On April 20, 2015, the United States Equal Employment Opportunity Commission (“EEOC”) issued proposed guidance concerning employer wellness programs. The proposed rule would amend the EEOC’s regulations and interpretive guidance implementing Title I of the Americans with Disabilities Act (“ADA”). Prior to the proposed rule, the EEOC was silent as to whether employers may offer financial incentives to encourage employees to participate in wellness programs. The proposed rule clarifies that the ADA permits employers to offer incentives to employees who participate in wellness programs and/or for achieving health outcomes. Under the proposed rule, employers will be permitted to offer participating employees a maximum incentive of 30% of the total cost of the employee-only coverage.
The proposed rule applies only to employee health programs that include disability-related inquiries or medical examinations. These programs must be “voluntary” and must be reasonably designed to promote health or prevent disease. In order for an employee’s participation to be deemed “voluntary,” the employer may not require employees to participate, may not deny health coverage to those who do not participate, and may not take adverse action against employees who do not participate. In addition, the employer must clearly explain:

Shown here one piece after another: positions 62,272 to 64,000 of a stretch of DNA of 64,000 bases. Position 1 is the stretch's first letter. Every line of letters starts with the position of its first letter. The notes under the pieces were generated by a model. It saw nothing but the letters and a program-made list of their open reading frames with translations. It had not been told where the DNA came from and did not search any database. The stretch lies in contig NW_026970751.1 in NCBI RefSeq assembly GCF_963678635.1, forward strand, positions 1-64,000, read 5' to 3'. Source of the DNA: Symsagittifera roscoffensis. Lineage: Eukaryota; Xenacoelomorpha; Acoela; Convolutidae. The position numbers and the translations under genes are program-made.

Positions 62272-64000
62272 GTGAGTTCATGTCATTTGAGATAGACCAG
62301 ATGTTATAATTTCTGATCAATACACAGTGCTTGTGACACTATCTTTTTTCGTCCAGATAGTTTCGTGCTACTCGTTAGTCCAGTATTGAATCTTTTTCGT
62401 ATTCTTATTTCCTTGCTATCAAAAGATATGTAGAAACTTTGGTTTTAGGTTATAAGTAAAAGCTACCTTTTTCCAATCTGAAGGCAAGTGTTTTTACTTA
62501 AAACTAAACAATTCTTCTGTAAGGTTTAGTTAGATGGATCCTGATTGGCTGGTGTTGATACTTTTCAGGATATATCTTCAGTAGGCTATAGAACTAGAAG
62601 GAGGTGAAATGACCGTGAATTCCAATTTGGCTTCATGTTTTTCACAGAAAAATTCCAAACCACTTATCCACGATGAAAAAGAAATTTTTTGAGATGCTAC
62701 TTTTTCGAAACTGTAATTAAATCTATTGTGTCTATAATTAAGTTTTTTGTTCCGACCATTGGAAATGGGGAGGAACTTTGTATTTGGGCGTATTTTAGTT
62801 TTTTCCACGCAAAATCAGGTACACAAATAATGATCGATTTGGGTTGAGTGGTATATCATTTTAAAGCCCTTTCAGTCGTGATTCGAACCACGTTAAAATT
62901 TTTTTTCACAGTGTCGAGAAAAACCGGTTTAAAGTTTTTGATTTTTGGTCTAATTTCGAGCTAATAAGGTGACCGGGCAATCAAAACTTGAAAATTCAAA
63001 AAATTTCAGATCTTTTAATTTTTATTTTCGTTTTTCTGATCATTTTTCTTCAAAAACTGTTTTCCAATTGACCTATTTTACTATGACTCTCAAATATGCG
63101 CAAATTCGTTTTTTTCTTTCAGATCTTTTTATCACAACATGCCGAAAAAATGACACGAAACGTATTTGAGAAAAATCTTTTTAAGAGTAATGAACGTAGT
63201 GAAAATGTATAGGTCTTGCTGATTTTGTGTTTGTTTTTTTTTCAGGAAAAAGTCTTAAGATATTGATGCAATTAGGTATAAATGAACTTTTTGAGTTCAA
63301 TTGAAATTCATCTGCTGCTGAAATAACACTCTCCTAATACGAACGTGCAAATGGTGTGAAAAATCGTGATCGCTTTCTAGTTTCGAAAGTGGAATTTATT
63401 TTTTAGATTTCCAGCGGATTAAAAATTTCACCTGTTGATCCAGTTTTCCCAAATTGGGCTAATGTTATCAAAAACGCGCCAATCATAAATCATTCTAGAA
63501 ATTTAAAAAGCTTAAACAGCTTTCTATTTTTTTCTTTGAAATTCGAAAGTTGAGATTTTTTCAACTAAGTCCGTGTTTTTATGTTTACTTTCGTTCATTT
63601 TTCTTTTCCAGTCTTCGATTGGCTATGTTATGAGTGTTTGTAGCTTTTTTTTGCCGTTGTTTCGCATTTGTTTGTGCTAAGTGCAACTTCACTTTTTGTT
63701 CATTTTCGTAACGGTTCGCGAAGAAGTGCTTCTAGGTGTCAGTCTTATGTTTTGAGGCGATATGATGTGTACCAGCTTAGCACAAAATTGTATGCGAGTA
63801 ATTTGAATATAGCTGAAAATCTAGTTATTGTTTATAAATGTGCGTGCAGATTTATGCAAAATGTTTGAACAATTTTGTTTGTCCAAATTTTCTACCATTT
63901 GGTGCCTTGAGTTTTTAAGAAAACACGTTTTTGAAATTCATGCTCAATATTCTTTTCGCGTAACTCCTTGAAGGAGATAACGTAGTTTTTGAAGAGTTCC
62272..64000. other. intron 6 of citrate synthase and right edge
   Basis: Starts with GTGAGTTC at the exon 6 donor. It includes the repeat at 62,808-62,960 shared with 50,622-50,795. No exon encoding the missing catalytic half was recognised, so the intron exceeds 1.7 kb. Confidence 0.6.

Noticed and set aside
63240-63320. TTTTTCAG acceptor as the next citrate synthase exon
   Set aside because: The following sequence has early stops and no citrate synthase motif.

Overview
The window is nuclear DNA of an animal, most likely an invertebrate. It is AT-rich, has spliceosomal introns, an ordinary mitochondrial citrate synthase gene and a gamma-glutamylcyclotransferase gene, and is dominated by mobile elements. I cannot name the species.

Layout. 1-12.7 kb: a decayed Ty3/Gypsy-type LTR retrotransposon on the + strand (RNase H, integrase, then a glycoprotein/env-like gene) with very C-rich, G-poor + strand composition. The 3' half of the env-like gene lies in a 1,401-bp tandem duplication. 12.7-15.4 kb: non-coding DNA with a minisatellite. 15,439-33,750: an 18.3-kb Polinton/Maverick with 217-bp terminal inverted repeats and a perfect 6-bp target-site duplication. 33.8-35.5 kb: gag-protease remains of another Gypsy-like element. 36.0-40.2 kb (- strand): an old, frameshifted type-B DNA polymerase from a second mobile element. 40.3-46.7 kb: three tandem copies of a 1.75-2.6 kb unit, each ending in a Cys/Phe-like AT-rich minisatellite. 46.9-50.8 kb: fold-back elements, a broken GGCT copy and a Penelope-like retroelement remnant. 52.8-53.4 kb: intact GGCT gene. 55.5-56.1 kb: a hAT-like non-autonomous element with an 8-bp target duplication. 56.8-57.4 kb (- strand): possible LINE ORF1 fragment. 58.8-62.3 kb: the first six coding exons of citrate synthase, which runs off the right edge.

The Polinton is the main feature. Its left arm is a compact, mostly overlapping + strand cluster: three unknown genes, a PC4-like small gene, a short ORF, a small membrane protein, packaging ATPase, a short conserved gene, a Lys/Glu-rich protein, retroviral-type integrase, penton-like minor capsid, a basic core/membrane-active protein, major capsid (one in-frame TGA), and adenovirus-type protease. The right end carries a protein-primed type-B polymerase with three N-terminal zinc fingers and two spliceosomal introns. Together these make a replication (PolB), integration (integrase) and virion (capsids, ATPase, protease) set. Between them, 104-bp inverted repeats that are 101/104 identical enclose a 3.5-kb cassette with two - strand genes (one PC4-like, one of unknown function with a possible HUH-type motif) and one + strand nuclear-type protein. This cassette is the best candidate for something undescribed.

- What medical information will be obtained;
- Who will receive the medical information;
- The restrictions on disclosure; and
- The methods the covered entity uses to prevent improper disclosure of employee’s medical information.
The proposed rule provides that an employer’s act of providing incentives to employees to participate in wellness programs will not render the program “involuntary.”
Members of the public have 60 days, or until June 19, 2015, to comment on the proposed regulations. At the end of the comment period, the EEOC will evaluate the comments and make revisions, if necessary. Assuming the proposed rules are adopted, employers can now provide financial incentives to increase employee health through qualified wellness programs. Stay tuned to see whether these proposed rules are in fact adopted.